Mel Brooks admitted in a recent interview that the arrival of Zucker/Abrahams/Zucker with Airplane (1980) pretty much blew him off the map as far as spoofs were concerned. His output dropped off a comedic cliff after the new guys arrived, with the genius behind The Producers and Blazing Saddles farting out stinkers like Spaceballs (1987), Life Stinks and Dracula: Dead And Loving It. But Young Frankenstein is a perfect example of early Brooks firing on all comic cylinders, and what it demonstrates is that for spoof to work, the spoofers must have deep affection for the material out of which they are wringing the wee.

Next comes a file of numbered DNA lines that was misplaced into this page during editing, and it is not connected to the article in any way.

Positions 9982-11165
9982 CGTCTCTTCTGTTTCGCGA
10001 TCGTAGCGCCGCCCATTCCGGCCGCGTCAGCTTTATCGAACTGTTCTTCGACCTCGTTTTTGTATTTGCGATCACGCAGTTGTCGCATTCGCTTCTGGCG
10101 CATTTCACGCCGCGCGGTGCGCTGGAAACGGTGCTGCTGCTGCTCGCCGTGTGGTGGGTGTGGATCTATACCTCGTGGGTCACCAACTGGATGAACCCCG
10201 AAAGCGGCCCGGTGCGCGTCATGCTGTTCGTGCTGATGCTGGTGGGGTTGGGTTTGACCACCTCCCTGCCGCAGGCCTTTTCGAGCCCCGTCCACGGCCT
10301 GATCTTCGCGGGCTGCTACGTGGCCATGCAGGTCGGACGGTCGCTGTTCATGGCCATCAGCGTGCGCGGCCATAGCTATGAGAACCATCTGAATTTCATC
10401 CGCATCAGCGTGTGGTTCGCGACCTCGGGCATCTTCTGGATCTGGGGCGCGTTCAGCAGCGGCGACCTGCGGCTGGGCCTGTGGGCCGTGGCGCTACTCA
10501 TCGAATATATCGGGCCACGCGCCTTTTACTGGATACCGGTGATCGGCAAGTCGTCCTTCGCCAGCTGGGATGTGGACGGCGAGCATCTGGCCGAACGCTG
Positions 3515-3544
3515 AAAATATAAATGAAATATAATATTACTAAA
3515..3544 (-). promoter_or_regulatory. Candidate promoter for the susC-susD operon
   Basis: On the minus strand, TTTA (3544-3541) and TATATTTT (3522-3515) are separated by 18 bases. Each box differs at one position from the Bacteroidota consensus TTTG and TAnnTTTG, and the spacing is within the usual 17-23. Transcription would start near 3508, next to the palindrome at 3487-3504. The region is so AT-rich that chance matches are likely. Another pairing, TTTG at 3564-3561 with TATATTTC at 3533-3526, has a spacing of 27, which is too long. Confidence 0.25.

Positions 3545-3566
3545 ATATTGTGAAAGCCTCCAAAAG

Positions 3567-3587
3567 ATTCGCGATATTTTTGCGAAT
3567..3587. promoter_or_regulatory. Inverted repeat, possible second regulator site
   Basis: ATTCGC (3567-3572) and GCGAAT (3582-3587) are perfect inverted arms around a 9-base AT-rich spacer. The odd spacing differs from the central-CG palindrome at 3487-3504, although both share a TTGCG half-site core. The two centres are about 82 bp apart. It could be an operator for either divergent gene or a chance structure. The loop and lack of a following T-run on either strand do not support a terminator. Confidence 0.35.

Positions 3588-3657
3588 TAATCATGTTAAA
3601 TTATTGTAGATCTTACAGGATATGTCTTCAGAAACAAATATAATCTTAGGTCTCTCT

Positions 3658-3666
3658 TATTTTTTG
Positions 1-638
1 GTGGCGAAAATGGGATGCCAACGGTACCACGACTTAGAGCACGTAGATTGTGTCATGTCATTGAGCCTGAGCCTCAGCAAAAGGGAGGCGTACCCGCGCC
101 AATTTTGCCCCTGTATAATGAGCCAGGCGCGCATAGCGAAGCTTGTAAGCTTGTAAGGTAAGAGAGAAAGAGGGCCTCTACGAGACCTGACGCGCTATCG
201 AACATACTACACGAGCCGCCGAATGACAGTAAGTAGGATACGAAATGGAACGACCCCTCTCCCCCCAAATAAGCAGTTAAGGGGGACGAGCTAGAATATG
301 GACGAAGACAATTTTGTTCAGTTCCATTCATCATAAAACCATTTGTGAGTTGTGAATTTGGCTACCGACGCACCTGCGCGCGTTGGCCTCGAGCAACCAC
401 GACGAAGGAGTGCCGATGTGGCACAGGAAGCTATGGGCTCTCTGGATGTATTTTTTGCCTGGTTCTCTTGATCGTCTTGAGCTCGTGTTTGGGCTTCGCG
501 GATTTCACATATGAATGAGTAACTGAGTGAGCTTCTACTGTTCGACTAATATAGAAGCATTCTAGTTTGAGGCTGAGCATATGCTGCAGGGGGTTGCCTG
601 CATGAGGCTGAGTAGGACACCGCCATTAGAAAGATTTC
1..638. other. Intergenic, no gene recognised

Young Frankenstein is a marvellously crafted, beautifully shot comedic homage to James Whale’s 1931 classic, with the sheer craft of the production and performances contrasting brilliantly with the low-down and dirty obviousness of many of the gags (screenwriter Wilder even exhumes the “walk this way” joke). And with the genre throwing up criminally careless caca like Scary Movie these days, this is a reminder of a brief Golden age.
A perfect example of early Brooks firing on all spoofily comedic cylinders